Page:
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Study of the human anatomy, quite clearly, starts with an analysis of the body as a whole. It is not possible to conjecture what lies within a body if there is no understanding of the overall body being studied. Insofar as the Human Rights Council is concerned, this will be done succinctly based on an overall description of the Council and its main mechanisms. The aim of this chapter is to offer some general considerations that are necessary to understand their main features. The Human Rights Council (The Council) was established by the United Nations (UN) General Assembly (The Assembly) in its Resolution 60/251 of 15 March 2006 to replace the Commission on Human Rights (The Commission). Its status, which is supposed to be reviewed on a regular basis, is that of a subsidiary organ of the General Assembly.
During the Western European Middle Ages, there was no rational medicine. Surgery was the province of barbers, executioners and bathkeepers. Dissecting dead bodies was not authorized and those who tried to behave as scientists had no other choice than to carry on their anatomical research in secret. Ideas about biology were certainly odd and surely not even remotely connected to reality. It was considered that, for instance, women had more water in their bodies than men and thus, if there were frequent rains during pregnancy, the baby was more likely to be born female. In the same vein, the liver was supposed to secrete yellow bile, the spleen black bile and the heart blood. Contrary to Greek philosophers, it was taught that the brain was merely a phlegm-secreting gland. Persons with disabilities were regarded as possessed by evil spirits and medicine was carried out using exorcism, consecrated bells, relics, readings of holy texts and even torture. Fortunately for all concerned, reason emerged from the darkness of time and over the forthcoming centuries the doctrine of the Middle Ages was seriously challenged and progressively abandoned, the antique knowledge came back to light and breakthroughs were achieved with the study of anatomy, which started flourishing in the seventeenth and eighteenth centuries.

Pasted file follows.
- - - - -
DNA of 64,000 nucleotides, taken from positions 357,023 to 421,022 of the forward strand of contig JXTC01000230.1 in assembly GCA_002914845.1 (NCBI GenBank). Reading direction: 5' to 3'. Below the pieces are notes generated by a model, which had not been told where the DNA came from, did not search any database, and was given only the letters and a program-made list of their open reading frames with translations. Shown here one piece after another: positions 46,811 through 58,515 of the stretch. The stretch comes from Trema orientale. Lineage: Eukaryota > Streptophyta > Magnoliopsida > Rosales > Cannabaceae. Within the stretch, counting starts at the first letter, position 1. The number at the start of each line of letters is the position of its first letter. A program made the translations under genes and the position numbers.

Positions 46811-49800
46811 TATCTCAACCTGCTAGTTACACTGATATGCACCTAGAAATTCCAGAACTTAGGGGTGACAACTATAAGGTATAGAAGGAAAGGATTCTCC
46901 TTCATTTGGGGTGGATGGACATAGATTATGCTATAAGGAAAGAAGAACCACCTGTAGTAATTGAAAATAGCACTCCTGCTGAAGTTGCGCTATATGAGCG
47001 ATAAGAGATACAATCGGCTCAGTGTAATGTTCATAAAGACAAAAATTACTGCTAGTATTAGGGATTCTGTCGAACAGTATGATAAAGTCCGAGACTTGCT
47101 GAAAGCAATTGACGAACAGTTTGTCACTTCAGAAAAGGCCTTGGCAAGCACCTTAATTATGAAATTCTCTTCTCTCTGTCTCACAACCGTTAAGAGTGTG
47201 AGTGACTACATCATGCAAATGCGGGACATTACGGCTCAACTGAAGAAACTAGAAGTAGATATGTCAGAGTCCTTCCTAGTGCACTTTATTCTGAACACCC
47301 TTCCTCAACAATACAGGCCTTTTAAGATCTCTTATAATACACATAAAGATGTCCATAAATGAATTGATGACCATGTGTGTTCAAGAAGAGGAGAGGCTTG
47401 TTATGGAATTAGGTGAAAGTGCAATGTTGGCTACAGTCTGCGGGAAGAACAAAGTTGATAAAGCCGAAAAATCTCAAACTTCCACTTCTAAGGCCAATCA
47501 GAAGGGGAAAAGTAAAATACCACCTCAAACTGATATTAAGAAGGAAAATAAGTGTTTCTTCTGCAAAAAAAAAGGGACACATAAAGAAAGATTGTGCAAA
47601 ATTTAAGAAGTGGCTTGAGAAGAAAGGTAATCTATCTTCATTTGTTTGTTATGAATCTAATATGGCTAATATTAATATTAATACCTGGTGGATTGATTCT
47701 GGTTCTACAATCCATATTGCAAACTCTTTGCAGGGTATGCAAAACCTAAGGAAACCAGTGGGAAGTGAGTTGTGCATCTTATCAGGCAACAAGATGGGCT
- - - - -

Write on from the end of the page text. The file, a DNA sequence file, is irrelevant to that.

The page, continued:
Christina Voigt and Zen Makuch
Across the globe, environmental protection is in need of strong governance arrangements: arrangements that comprise effective environmental laws and regulations, a functioning administration and an independent judiciary. Courts, often perceived as the third pillar of power alongside the legislative and executive functions of the State, have an important role to play in defending, upholding and (for judicial activists) creating an environmental rule of law. At the same time, many courts and their judges face significant challenges in doing so effectively. This volume looks at the possibilities and limitations that courts and judges encounter in protecting the environment. Norms that seek to protect the environment, and the common values it represents, are widely dispersed. We find them in thousands of domestic laws and regulations; we find them in international and regional treaties and unwritten customary laws. Sometimes we do not find them at all.